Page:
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Alzheimer's and Dementia

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Article ID: 718235

Diverse linguistic environment boosts brain sensitivity to new learning, UCI study finds

University of California, Irvine

Numerous studies have noted the brain benefits that come from being bilingual – among them increased executive-level cognitive function and a four- to five-year delay in the risk of developing dementia symptoms.

Released:
29-Aug-2019 12:05 PM EDT

Social and Behavioral Sciences

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Article ID: 718143

Could Marriage Stave Off Dementia?

Michigan State University

Dementia and marital status could be linked, according to a new Michigan State University study that found married people are less likely to experience dementia as they age. On the other hand, divorcees are about twice as likely as married people to develop dementia, the study indicated, with divorced men showing a greater disadvantage than divorced women.

Released:
28-Aug-2019 9:00 AM EDT

Social and Behavioral Sciences

Article ID: 718008

Memory Loss and Dementia an Understudied Yet Widespread Phenomena Among Older Chinese Americans

Rutgers University-New Brunswick

Rutgers releases first of their kind studies revealing the impact of immigration, gender, psychological distress, education, social engagement, and oral health on Chinese Americans’ cognitive function

Released:
26-Aug-2019 1:05 PM EDT
Newswise: Caregivers of People with Dementia Are Losing Sleep

Article ID: 717918

Caregivers of People with Dementia Are Losing Sleep

Baylor University

Caregivers of people with dementia lose between 2.5 to 3.5 hours of sleep weekly due to difficulty falling asleep and staying asleep — a negative for them and potentially for those who receive their care, according to a Baylor University study published in JAMA Network Open.

Released:
23-Aug-2019 11:10 AM EDT
Newswise: Heart Attack Patients with Mild Cognitive Impairment Get Fewer Treatments

Article ID: 717907

Heart Attack Patients with Mild Cognitive Impairment Get Fewer Treatments

Michigan Medicine - University of Michigan

New study out of the University of Michigan finds people with mild cognitive impairment don’t always receive the same, established medical treatment that patients with normal cognitive functioning get when they have a heart attack.

Released:
22-Aug-2019 5:00 PM EDT
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Article ID: 717812

Insight into cells' 'self-eating' process could pave the way for new dementia treatments

University of Plymouth

Cells regularly go through a process called autophagy - literally translated as 'self-eating' - which helps to destroy bacteria and viruses after infection.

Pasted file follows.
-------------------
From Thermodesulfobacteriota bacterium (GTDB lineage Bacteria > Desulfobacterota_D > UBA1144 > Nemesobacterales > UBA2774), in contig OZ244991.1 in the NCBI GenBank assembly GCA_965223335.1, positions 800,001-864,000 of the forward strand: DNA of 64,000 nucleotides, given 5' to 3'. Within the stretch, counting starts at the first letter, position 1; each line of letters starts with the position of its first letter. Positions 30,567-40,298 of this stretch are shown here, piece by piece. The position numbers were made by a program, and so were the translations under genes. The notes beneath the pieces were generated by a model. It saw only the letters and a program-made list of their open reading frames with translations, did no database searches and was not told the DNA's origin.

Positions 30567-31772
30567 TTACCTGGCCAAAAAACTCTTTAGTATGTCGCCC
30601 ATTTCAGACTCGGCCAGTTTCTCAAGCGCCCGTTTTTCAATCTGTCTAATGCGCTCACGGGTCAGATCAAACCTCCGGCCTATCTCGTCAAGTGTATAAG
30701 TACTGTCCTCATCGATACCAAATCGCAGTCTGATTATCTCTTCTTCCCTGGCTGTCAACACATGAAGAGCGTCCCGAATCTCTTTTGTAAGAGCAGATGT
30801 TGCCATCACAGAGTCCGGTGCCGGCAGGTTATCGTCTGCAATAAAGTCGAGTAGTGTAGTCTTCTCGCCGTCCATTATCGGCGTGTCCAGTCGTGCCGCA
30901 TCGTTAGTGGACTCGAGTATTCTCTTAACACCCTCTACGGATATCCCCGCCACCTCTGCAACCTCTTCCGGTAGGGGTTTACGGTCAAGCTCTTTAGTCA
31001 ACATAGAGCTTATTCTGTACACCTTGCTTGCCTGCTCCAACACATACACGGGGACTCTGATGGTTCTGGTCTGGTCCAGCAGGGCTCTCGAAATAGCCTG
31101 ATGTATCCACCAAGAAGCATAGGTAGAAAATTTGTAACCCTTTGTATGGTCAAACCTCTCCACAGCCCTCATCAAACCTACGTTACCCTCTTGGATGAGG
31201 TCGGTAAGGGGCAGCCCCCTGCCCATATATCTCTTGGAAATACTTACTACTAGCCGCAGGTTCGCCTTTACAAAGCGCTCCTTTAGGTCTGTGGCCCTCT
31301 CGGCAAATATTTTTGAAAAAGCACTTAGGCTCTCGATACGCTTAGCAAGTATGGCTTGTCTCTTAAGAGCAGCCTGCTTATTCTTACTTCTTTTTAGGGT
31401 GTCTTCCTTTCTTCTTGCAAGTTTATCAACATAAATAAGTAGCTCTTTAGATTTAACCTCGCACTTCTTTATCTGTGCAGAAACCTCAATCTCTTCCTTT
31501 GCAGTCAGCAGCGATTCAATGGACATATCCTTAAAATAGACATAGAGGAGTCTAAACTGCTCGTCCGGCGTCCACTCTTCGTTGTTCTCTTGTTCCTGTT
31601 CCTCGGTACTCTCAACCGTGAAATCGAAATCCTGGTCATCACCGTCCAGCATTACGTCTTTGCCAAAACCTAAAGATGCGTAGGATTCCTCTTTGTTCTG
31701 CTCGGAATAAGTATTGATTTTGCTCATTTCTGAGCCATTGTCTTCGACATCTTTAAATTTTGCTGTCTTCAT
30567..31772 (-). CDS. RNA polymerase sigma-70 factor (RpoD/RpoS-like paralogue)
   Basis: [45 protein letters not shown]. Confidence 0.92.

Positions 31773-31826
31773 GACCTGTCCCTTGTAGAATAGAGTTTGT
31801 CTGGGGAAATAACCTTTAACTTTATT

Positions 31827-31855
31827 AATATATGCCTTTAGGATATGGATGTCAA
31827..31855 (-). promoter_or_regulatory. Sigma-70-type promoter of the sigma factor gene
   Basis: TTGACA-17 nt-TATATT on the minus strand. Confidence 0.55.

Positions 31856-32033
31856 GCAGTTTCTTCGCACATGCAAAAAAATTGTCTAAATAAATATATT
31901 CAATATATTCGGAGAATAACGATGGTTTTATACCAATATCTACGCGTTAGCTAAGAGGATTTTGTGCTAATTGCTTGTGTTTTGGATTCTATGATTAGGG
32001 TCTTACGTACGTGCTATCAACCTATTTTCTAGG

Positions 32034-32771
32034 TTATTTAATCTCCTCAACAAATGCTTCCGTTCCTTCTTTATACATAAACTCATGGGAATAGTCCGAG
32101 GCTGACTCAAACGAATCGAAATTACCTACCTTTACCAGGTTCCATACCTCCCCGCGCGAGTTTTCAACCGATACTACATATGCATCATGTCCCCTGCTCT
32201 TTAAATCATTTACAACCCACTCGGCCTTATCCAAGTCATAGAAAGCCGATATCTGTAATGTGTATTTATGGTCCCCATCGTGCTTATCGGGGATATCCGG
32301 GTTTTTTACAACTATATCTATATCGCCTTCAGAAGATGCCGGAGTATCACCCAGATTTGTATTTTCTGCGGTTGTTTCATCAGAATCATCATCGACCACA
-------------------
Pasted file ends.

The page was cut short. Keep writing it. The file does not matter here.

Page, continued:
Released:
21-Aug-2019 1:05 PM EDT
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Article ID: 717806

Link Between Brain Immune Cells and Alzheimer’s Disease Development Identified

University of California, Irvine

Irvine, Calif., Aug. 21, 2019 — Scientists from the University of California, Irvine School of Biological Sciences have discovered how to forestall Alzheimer’s disease in a laboratory setting, a finding that could one day help in devising targeted drugs that prevent it. The researchers found that by removing brain immune cells known as microglia from rodent models of Alzheimer’s disease, beta-amyloid plaques – the hallmark pathology of AD – never formed.

Released:
21-Aug-2019 12:50 PM EDT
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Article ID: 717790

Low grip strength linked to impaired cognition, memory loss in older Americans

University of Michigan

For older Americans, poor handgrip may be a sign of impaired cognition and memory, a new study suggests.

Released:
21-Aug-2019 10:05 AM EDT
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  • Embargo expired:
    20-Aug-2019 5:00 AM EDT

Article ID: 717522

Alzheimer’s Drug Reverses Brain Damage From Adolescent Alcohol Exposure in Rats

Duke Health

-- A drug used to slow cognitive decline in adults with Alzheimer's disease appears to reverse brain inflammation and neuron damage in rats exposed to alcohol during adolescence.

Released:
15-Aug-2019 11:30 AM EDT
Newswise: Restoring Sight and Function

Article ID: 717583

Restoring Sight and Function

American Neurological Association (ANA)

Neuroscience researchers will detail new technologies at the cutting edge of replacing lost sensory and motor functions, at the October 12 Pre-Meeting Symposium of the American Neurological Association 2019 Annual Meeting from 6–9 p.m. at the Marriott St. Louis Grand.

Released:
19-Aug-2019 9:00 AM EDT

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